1783
The Sultan expels the Moroccan Jews for failing to pay an exorbitant ransom.[162]
1785
Ali Burzi Pasha murders hundreds of Libyan Jews.[163]
1786
Jews are expelled from Jedda, most of them flee to Yemen.[164]
1790
Yazid becomes the Sultan of Morocco and immediately orders troops to massacre and plunder the Jewish quarter of Tétouan.
1790
The Touro Synagogue's warden, Moses Seixas, wrote to George Washington, expressing his support for Washington's administration and good wishes for him. Washington sent a letter in response, which read in part:

... the Government of the United States ... gives to bigotry no sanction, to persecution no assistance. ... May the children of the Stock of Abraham, who dwell in this land, continue to merit and enjoy the good will of the other Inhabitants; while every one shall sit in safety under his own vine and figtree, and there shall be none to make him afraid. May the father of all mercies scatter light and not darkness in our paths, and make us all in our several vocations useful here, and in his own due time and way everlastingly happy.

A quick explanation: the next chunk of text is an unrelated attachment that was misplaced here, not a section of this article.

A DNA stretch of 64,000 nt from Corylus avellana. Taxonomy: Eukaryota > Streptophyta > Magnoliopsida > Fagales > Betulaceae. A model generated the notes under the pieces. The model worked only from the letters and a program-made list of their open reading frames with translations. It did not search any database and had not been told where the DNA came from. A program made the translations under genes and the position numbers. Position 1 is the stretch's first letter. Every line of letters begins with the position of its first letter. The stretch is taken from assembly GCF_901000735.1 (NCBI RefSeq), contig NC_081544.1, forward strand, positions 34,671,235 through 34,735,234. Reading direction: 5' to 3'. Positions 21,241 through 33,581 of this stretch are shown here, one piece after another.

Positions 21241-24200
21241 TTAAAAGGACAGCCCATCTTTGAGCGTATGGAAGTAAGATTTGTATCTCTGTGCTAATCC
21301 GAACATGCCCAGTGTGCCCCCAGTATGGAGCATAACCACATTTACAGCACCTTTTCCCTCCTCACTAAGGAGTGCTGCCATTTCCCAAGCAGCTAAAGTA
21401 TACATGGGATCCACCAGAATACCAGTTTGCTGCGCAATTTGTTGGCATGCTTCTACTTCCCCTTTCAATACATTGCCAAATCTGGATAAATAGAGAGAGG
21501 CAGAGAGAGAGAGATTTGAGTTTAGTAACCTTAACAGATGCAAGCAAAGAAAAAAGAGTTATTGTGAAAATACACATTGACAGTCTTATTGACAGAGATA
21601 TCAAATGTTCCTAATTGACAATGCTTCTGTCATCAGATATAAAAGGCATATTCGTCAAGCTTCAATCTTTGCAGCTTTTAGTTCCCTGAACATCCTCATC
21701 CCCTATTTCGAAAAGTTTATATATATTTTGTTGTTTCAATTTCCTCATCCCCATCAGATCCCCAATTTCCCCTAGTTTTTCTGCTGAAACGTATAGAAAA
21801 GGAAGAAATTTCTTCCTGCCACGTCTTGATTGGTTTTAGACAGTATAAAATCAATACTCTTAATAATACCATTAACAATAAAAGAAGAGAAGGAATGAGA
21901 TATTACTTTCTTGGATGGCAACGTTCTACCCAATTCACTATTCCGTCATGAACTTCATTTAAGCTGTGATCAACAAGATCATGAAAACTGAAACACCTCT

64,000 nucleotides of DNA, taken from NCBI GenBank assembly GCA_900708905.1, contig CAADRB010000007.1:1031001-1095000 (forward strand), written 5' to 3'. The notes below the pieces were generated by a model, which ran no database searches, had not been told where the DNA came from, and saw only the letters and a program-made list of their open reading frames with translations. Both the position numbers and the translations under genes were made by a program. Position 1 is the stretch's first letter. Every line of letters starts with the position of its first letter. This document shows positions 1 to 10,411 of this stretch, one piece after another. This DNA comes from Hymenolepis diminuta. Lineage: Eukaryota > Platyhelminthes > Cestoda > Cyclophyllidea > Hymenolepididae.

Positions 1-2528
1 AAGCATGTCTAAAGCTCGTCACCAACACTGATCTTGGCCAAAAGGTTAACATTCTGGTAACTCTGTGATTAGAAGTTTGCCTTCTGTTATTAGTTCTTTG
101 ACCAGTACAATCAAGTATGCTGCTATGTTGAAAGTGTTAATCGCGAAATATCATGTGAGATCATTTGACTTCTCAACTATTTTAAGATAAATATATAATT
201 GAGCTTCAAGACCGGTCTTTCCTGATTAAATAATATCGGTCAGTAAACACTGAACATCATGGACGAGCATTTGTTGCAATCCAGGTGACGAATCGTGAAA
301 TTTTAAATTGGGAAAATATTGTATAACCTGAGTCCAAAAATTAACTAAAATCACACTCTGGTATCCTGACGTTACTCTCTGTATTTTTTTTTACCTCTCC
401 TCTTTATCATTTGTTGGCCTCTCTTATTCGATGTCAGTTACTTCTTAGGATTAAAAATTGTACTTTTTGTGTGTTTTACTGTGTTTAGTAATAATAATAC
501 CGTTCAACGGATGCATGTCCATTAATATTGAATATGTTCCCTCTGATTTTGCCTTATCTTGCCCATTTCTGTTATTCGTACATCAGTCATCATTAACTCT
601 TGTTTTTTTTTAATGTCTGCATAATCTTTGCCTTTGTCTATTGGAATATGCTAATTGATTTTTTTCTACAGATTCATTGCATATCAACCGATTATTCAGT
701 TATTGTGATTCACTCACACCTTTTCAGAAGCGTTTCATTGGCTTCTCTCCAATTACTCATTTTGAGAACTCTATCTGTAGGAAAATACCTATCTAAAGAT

— Letter of George Washington to the Hebrew Congregation in Newport, Rhode Island[165]

There is an annual event reading Washington's letter, and speakers at the annual event have included Supreme Court Justices Ruth Bader Ginsburg and Elena Kagan;[166] and Brown University Presidents Ruth Simmons[167] and Christina Paxson.[168]

1790
Eleazer Solomon is quartered for the alleged murder of a Christian girl in Grodno.
1790–1792
Destruction of most of the Jewish communities of Morocco.
1791
Catherine II of Russia confines Jews to the Pale of Settlement and imposes them with double taxes.[169]
1797
Napoleon calls for the end of Jewish segregation, ghettoization and the denial of equal rights.

Nineteenth centuryEdit

Twentieth centuryEdit

 
The Hall of Names in Yad Vashem containing Pages of Testimony commemorating the millions of Jews who were murdered during the Holocaust

Twenty-first centuryEdit

See alsoEdit

ReferencesEdit